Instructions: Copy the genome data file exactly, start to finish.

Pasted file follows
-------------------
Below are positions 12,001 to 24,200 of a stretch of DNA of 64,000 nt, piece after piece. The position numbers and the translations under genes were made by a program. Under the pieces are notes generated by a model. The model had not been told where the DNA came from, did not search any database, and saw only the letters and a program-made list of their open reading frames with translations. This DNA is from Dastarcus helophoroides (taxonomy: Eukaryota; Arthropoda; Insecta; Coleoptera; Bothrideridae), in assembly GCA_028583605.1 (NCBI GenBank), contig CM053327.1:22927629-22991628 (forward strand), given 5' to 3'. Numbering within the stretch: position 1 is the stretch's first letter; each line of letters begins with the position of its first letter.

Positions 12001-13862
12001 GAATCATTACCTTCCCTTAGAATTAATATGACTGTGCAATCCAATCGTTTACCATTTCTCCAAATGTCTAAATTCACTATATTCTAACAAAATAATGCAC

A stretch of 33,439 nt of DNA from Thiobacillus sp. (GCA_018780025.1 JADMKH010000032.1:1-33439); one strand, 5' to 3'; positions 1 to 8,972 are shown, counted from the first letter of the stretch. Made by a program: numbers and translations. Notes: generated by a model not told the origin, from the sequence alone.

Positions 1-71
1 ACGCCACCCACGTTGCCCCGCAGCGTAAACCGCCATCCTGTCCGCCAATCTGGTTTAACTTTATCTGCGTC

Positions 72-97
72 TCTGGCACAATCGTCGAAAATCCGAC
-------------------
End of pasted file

Below are positions 12,001 to 24,200 of a stretch of DNA of 64,000 nt, piece after piece. The position numbers and the translations under genes were made by a program. Under the pieces are notes generated by a model. The model had not been told where the DNA came from, did not search any database, and saw only the letters and a program-made list of their open reading frames with translations. This DNA is from Dastarcus helophoroides (taxonomy: Eukaryota; Arthropoda; Insecta; Coleoptera; Bothrideridae), in assembly GCA_028583605.1 (NCBI GenBank), contig CM053327.1:22927629-22991628 (forward strand), given 5' to 3'. Numbering within the stretch: position 1 is the stretch's first letter; each line of letters begins with the position of its first letter.

Positions 12001-13862
12001 GAATCATTACCTTCCCTTAGAATTAATATGACTGTGCAATCCAATCGTTTACCATTTCTCCAAATGTCTAAATTCACTATATTCTAACAAAATAATGCAC

A stretch of 33,439 nt of DNA from Thiobacillus sp. (GCA_018780025.1 JADMKH010000032.1:1-33439); one strand, 5' to 3'; positions 1 to 8,972 are shown, counted from the first letter of the stretch. Made by a program: numbers and translations. Notes: generated by a model not told the origin, from the sequence alone.

Positions 1-71
1 ACGCCACCCACGTTGCCCCGCAGCGTAAACCGCCATCCTGTCCGCCAATCTGGTTTAACTTTATCTGCGTC

Positions 72-97
72 TCTGGCACAATCGTCGAAAATCCGAC